Ute Indian Tribe Calls on Rep. Bishop to Resign after Claiming He is a Victim of Genocide

Rep. Rob Bishop: Victim of Genocide?

Published March 21, 2019

FORT DUCSHESNE, Utah — On March 14, 2019, Congressman Rob Bishop claimed that he is a victim of genocide and then defended his claim by saying that he is an “ethnic” who may suffer death at the hands of proposals in Congress. Bishop, of course, is a Member of Congress representing the 1st Congressional District of Utah.

The Ute Tribal Business Committee commented, “Bishop’s ‘poor me’ attitude is typical bully behavior. After years of attacking our tribal lands, he now wants to paint himself as a victim.”

As Chairman of the House Natural Resources Committee, Bishop continued long-standing efforts by the State of Utah and many members of the Utah Congressional Delegation to decimate the Ute Indian Tribe by taking the Tribe’s lands, waters and resources. After the Tribe reserved its homelands through treaties and agreements with the United States in the late 1800’s, the State of Utah and much of its congressional delegation continued to pursue efforts to take the Tribe’s grazing lands, then its water
and now its mineral resources.

Genocide is defined by the United Nations as “acts committed with intent to destroy, in whole or in part, a national, ethnical, racial or religious group, as such: killing members of the group; causing serious bodily or mental harm to members of the group; deliberately inflicting on the group conditions of life calculated to bring about its physical destruction in whole or in part; imposing measures intended to prevent births within the group; [and] forcibly transferring children of the group to another group.” The theft of Indian lands, cutting a tribe’s cultural, spiritual and economic ties to its land and resources, is well known as an act of genocide against Indian tribes.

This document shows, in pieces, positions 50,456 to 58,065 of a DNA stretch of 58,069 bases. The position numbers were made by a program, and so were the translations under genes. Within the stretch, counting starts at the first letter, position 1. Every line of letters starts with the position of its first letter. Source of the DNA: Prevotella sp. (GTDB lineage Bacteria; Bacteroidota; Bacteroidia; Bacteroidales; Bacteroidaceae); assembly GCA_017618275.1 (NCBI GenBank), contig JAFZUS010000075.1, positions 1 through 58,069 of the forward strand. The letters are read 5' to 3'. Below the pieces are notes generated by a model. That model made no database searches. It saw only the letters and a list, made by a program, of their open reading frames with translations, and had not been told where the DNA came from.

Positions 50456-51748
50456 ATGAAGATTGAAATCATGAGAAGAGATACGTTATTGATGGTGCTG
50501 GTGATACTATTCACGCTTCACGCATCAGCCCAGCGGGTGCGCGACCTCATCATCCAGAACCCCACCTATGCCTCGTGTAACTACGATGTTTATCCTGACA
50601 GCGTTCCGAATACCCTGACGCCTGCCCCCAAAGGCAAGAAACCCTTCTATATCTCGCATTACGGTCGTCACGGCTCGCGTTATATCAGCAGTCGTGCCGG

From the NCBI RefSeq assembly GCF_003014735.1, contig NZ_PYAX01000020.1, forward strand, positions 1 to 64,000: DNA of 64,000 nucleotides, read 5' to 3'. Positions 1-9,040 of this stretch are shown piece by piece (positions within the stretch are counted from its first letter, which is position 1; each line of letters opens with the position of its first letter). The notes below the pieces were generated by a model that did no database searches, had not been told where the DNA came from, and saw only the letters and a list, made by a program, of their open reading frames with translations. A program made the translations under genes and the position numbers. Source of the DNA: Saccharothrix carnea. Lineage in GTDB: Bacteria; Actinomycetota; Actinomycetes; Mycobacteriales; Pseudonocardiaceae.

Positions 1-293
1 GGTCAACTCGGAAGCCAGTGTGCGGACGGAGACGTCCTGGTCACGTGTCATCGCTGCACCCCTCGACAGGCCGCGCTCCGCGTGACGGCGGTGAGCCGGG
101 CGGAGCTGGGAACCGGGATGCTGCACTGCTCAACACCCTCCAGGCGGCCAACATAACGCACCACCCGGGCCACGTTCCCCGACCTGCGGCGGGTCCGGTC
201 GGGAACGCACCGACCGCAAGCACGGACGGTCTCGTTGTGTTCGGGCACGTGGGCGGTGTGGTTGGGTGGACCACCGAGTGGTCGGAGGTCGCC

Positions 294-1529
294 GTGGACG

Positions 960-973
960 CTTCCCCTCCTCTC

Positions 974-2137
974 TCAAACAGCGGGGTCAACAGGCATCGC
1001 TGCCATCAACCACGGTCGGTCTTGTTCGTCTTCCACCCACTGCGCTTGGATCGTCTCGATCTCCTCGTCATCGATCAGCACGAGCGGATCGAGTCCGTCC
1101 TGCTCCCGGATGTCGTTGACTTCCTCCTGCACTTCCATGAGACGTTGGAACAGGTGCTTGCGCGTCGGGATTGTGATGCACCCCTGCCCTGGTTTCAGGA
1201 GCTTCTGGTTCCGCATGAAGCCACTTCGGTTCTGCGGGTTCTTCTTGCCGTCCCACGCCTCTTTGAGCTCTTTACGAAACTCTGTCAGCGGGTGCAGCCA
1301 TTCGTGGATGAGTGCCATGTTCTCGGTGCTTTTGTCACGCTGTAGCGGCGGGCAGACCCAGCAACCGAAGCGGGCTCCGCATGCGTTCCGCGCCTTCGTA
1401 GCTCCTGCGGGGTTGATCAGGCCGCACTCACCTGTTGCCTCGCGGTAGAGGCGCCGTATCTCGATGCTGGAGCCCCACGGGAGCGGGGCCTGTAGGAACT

In recent years, Bishop renewed this policy of genocide against the Ute Indian Tribe. As
Committee Chairman Bishop tried to pass legislation that would have resulted in the first Indian land grab in more that 100 years and would have given Utah control of the Tribe’s lands and waters. The Ute Indian Tribe was forced to spend its government resources defending its lands and waters against these
attacks.

Bishop made his claim of genocide in response to proposals in Congress for a Green New Deal. The Green New Deal is a resolution, not a law, and merely provides goals for securing clean air and water, addressing climate change and providing job training for changes in transportation, industry and electric generation. Rather than an act of genocide, the Green New Deal could provide substantial benefits for Utahns and its booming recreation industry. And, of course, as a Member of Congress, Bishop is free to seek changes to this resolution or simply vote against it.

The Ute Tribal Business Committee commented, “Bishop has reached a new low. As a member of the House minority, Bishop has nothing left to do but complain. He has no interest in working with the majority for the benefit of all Utahns. If he can’t take his job seriously, he should just resign.”

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